Spy cables: supping with the devil

Al Jazeera's spy cables shine a harsh and sometimes unflattering light on South Africa's State Security Agency.

South Africa’s secret service, the State Security Agency (SSA), has been caught with its pants down (to the great amusement of the South African public) by a flood of revelations about its clandestine activities revealed in the ‘spy cables’ – the reports from its own agents and those of several foreign secret services, leaked to the network Al Jazeera and other media groups.

Analysts and commentators are still wading through the barrage of documents, trying to decide whether or not they will be damaging to national security.

From subterfuge to the ridiculous, the leaked documents are covering the full spectrum of the sort of murky and sometimes bizarre stuff spies tend to do.

Al Jazeera had warned us that unlike the leaks of United States (US) intelligence technician Edward Snowden, which were electronic signals intelligence (‘SIGINT’), the spy cables deal with human intelligence (‘HUMINT’), which is ‘espionage at the more humdrum, day-in-the-office level.’

And so there has so far been ‘nary an Aston Martin nor a martini in sight,’ as Richard Poplak put it in the Daily Maverick. And so, on the rather ridiculous side, we read about Israeli spies in South Africa who allegedly hired prostitutes to embarrass their enemies, and the Algerian embassy feeling affronted because there weren’t any ‘no parking’ signs in front of their building as there are in front of other embassies.

The documents cover the full spectrum of the murky and sometimes bizarre stuff spies tend to do

Nevertheless the cables also deal with some pretty serious stuff, such as disclosing a plot, seemingly to have been staged from Sudan, to assassinate South Africa’s Nkosazana Dlamini-Zuma, Chairperson of the African Union Commission and another by al-Qaeda for a suicide bomb attack against a Cape Town Jewish centre. There is also more cooperation than Pretoria would like us to believe between the SSA and Israeli and Western secret agencies to block Iran’s supposed nuclear weapons programme and support for terrorist activity in Africa.

There are mixed views about how damaging this is all likely to be to the SSA’s operations and to national security. Freedom-of-speech advocates and government opponents, not surprisingly, generally think it won’t be. Democratic Alliance member of Parliament and defence spokesperson David Maynier said he thought the leaks would embarrass the SSA rather than compromise national security.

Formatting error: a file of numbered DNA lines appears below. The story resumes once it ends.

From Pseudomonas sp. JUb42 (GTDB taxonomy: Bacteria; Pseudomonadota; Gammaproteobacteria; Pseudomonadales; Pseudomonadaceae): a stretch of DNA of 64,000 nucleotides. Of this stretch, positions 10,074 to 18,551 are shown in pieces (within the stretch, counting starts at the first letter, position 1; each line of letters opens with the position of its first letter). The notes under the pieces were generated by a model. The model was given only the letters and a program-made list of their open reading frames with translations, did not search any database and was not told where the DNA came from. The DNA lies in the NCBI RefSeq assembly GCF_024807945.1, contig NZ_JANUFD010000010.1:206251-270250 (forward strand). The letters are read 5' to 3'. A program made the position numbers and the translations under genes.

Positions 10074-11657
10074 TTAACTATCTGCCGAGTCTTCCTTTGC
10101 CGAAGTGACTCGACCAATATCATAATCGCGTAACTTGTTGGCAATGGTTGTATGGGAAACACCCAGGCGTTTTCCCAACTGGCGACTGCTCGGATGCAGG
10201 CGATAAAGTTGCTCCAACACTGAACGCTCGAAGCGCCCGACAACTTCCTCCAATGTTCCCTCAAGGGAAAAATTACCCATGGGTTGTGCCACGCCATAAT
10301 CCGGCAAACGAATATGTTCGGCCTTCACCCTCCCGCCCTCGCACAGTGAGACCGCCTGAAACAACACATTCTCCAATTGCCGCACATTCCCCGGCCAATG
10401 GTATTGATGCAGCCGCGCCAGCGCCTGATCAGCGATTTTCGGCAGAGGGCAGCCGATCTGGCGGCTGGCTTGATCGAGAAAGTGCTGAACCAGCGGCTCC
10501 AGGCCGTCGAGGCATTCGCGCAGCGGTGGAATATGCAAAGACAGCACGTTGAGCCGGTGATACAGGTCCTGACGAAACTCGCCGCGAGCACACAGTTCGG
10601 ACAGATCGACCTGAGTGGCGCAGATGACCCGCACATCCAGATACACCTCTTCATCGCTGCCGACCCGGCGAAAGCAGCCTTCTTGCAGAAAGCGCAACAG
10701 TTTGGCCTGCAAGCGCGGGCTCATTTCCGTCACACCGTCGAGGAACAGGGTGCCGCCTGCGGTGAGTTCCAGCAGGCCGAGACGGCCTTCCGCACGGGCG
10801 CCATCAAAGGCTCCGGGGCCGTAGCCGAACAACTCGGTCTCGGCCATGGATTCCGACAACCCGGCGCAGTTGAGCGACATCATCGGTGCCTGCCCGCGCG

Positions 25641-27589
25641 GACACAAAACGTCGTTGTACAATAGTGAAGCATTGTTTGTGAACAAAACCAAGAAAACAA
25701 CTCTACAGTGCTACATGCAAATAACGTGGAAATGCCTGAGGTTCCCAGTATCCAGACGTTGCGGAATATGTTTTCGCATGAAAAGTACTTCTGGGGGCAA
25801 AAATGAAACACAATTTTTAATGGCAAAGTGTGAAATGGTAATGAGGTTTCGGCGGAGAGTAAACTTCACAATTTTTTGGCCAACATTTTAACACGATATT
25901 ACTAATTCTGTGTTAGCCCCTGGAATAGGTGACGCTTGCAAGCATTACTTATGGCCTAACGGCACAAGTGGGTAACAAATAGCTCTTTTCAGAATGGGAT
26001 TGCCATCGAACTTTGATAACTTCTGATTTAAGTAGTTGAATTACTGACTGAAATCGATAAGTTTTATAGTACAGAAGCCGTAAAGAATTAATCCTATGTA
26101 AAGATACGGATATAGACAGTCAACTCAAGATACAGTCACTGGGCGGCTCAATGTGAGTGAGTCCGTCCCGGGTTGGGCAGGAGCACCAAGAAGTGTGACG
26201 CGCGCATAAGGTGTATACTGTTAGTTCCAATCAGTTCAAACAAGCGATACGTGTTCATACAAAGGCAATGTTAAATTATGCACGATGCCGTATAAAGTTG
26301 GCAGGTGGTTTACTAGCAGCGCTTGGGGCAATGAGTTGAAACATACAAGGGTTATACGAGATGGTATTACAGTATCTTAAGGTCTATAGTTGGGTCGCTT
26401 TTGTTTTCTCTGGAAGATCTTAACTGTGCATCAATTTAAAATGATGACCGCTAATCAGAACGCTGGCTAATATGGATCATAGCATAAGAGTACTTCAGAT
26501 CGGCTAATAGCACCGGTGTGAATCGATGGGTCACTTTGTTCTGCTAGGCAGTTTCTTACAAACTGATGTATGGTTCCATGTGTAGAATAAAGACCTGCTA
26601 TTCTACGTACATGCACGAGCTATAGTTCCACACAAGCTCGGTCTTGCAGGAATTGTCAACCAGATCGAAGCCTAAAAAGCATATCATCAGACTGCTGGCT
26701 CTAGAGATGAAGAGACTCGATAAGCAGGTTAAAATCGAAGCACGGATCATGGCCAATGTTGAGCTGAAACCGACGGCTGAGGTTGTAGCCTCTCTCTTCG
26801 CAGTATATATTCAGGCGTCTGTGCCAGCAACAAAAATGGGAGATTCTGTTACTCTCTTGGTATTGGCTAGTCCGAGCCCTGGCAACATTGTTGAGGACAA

Maynier told e.tv that over the last 20 years, particularly under President Jacob Zuma, the SSA had accumulated enormous power and he expected that the documents released over the next few weeks would reveal its abuse of power. ‘And for that reason it is important for the general public; because at the end of the day the State Security Agency is accountable to people, in Parliament.’

Right to Know (R2K), the South African freedom-of-expression advocacy group said that the initial releases of leaked documents, ‘seem to confirm that these leaks will reveal evidence of cover-ups, abuses of power and major intelligence failures of these structures,’ adding: ‘We expect the “Spy Cables” to be a very valuable exposure in the public interest, serving to peel back the veil of secrecy on the inner workings of our state security structures and add a much-needed shot of transparency.’ R2K noted that the publishers had redacted or completely withheld some documents, which prevents the identification of secret agents of the SSA and other secret services.

In the end, the spy cables will have their greatest impact domestically

André Roux, a military expert and senior researcher at the Institute of Security Studies (ISS) in Pretoria, suggests that no great harm had either been done or revealed by the cables released so far. Referring specifically to the cables about Israel acquiring military blueprints, missile systems and other intellectual property, he said not much harm had been done because the Israelis did not acquire the software for the system, which was more important than the hardware.

The SSA had in any case got the blueprints back, and had prosecuted and successfully convicted the South Africans responsible for selling them. And more generally, echoing other weapons experts, he said: ‘There is little national security importance related to technology which many other countries already possess. Israel has the Hellfire anti-tank missile … from the US, which has more advanced capabilities in certain aspects of the performance envelope than the South African missiles.’